The most influential book in the history of modern antisemitism and the original source for most of the key themes of contemporary conspiracy theory, The Protocols of the Elders of Zion first surfaced in Russia around 1895. It purports to be a plan for world conquest adopted by a secret meeting of Jewish leaders at an unspecified place and time. The 24 “protocols” or sections of the plan lay out a campaign of subversion and financial manipulation. The Elders, according to the book, already control all European political parties and economic interests, and use their control of the media to discredit authority and undermine Christianity, in order to bring the Christian kingdoms of Europe to their knees and establish a worldwide empire under a Jewish monarch. See Antisemitism.
In reality, The Protocols is a crude hoax patched together from several earlier antisemitic works. About 40 percent of the text was plagiarized from Maurice Joly’s Dialogue aux Enfers entre Montesquieu et Machiavelli (Dialogue in Hell between Montesquieu and Machiavelli, 1864), a satire on the authoritarian politics of Napoleon III of France. Some of the remainder is closely modeled on a chapter from Hermann Gödsche’s 1868 novel Biarritz, in which two characters spy on a meeting between Jewish elders and Satan in a Prague graveyard. The rest is pieced together from other antisemitic and antimasonic works popular at the time, from contemporary critiques of industrialism, and from claims about the Great White Lodge, the secret government of the world in Theosophical belief. The author, or rather compiler, of The Protocols was Yuliana Glinka, a Russian noblewoman living in Paris during the 1880s and 1890s, who combined an interest in Theosophy with a career as a spy for the Russian secret police. See Great White Lodge; Theosophical Society.
The Protocols was first published in an abbreviated form in a Russian newspaper in 1903, and pamphlet versions appeared in late 1905 and early 1906 from a press controlled by the Black Hundreds, the leading right-wing secret society in Russia at that time. It also appeared as an appendix to a 1905 book, Velikoe v Malom (The Great in the Small) by Sergei Nilus, a Russian Orthodox mystic whose wife was a lady-in-waiting to the Tsarina Alexandra. It quickly found a following in Russian antisemitic circles, and during the Russian revolution became standard reading material among conservative opponents of the Bolsheviks. See Black Hundreds; Russian revolution.
Refugees from the Russian civil war brought The Protocols with them to Germany, where it was translated at once and found an eager audience among radical right-wing parties. One minor party based in Munich adopted the Protocols with particular fervor; its leader, an Austrian veteran named Adolf Hitler, took to quoting them frequently in his speeches and writings. When Hitler took power in 1933, The Protocols became a standard textbook in German public schools. See Hitler, Adolf; National Socialism.
Once published in Germany, The Protocols quickly gained worldwide circulation, and during the 1920s copies could be found throughout Europe and the Americas. The first British and American editions appeared in 1920. The Second World War and its aftermath drove the book underground in English-speaking countries and in most of western Europe: images of Auschwitz and vivid recollections of Nazi diatribes made the fantasy of Jewish world domination too difficult to defend. However, in Latin America and the Arab world, where sympathy for the Nazis ran high during the war, The Protocols stayed in circulation, and editions found their way back into America and western Europe as memories of the war receded and the neo-Nazi movement took shape. See neo-Nazi secret societies.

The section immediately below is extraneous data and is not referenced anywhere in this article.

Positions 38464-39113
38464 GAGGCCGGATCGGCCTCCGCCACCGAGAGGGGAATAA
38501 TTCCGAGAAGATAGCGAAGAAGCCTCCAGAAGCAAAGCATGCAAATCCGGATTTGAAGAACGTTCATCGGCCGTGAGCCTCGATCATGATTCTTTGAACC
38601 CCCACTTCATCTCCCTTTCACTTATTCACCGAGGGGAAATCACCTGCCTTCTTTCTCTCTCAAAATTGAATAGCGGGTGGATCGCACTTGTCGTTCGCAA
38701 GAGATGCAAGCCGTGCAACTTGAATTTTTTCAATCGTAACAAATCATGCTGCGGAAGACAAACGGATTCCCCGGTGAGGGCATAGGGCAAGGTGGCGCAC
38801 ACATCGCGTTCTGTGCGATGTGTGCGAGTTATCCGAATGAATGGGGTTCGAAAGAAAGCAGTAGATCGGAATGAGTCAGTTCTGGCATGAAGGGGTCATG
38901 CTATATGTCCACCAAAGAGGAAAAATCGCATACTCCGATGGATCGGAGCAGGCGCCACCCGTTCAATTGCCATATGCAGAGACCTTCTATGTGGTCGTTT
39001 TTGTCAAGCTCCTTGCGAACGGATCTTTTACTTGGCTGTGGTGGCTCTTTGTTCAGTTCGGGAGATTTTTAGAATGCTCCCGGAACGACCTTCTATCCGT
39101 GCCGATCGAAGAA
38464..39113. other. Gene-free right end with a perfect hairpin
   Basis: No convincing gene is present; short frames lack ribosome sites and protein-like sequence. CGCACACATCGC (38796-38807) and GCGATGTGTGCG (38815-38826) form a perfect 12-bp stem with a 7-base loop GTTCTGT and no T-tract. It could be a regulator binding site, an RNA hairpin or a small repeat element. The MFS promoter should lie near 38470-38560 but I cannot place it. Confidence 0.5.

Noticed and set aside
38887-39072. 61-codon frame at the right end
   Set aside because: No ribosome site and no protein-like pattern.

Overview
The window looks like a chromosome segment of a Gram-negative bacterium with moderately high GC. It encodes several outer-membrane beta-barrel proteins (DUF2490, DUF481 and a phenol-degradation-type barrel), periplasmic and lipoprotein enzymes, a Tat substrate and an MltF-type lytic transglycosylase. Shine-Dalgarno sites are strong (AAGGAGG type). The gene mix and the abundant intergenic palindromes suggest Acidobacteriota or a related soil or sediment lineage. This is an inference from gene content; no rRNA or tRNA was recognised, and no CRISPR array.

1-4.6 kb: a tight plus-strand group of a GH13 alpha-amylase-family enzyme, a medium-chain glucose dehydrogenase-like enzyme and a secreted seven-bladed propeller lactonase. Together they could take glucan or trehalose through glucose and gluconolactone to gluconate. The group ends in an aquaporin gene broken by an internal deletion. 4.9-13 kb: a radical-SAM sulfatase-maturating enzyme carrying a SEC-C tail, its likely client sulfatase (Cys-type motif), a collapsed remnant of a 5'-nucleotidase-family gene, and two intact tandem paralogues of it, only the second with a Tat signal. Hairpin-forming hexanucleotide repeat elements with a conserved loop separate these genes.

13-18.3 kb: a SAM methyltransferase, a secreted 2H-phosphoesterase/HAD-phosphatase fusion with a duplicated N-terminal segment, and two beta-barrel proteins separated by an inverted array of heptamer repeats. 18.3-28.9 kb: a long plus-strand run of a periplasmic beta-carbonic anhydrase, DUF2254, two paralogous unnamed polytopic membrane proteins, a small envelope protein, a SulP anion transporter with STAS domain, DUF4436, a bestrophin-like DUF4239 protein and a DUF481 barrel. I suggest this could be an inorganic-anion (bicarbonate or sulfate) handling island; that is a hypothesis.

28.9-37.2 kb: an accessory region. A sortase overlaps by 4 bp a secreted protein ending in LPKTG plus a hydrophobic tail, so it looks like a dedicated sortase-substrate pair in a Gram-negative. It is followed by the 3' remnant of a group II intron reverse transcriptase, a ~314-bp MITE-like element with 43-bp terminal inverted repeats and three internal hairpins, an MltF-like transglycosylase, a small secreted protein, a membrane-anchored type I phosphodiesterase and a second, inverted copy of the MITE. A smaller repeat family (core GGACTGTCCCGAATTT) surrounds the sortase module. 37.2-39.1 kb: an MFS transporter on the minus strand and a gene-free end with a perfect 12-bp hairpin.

Well before this happened, though, the Protocols had taken on a new life as evidence for secret masters of the world who were no longer linked to Judaism at all. This transformation began as early as 1919. In that year The Public Ledger, a Philadelphia newspaper, printed extracts of The Protocols as secret Bolshevik plans for world conquest, with all references to Jews removed. The writings of Nesta Webster and Lady Queensborough, the two most influential conspiracy theorists of 1920s Britain, adapted most of the book’s ideas for the communist world conspiracy they claimed to uncover, while having little to say about the Protocols themselves. By the early 1960s, when Robert Welch’s John Birch Society was redefining modern conspiracy theory, nearly all the allegations contained in The Protocols had been transplanted from the Jews to Welch’s sinister conspiracy of Insiders and their New World Order. See John Birch Society; New World Order.
The circle completed itself in the late 1990s when copies of The Protocols began to appear in conspiracy theory literature, sometimes with references to Judaism deleted, sometimes not. M. William Cooper’s 1991 book Behold A Pale Horse, required reading in conspiracy-hunting circles at the beginning of the twenty-first century, included the full text of the book, and David Icke’s books, which claim that the world is actually controlled by a secret elite of shape-shifting reptiles, also quote The Protocols in detail. See Reptilians.
The Element Encyclopedia of Secret Societies : the ultimate a-z of ancient mysteries, lost civilizations and forgotten wisdom written by John Michael Greer – © John Michael Greer 2006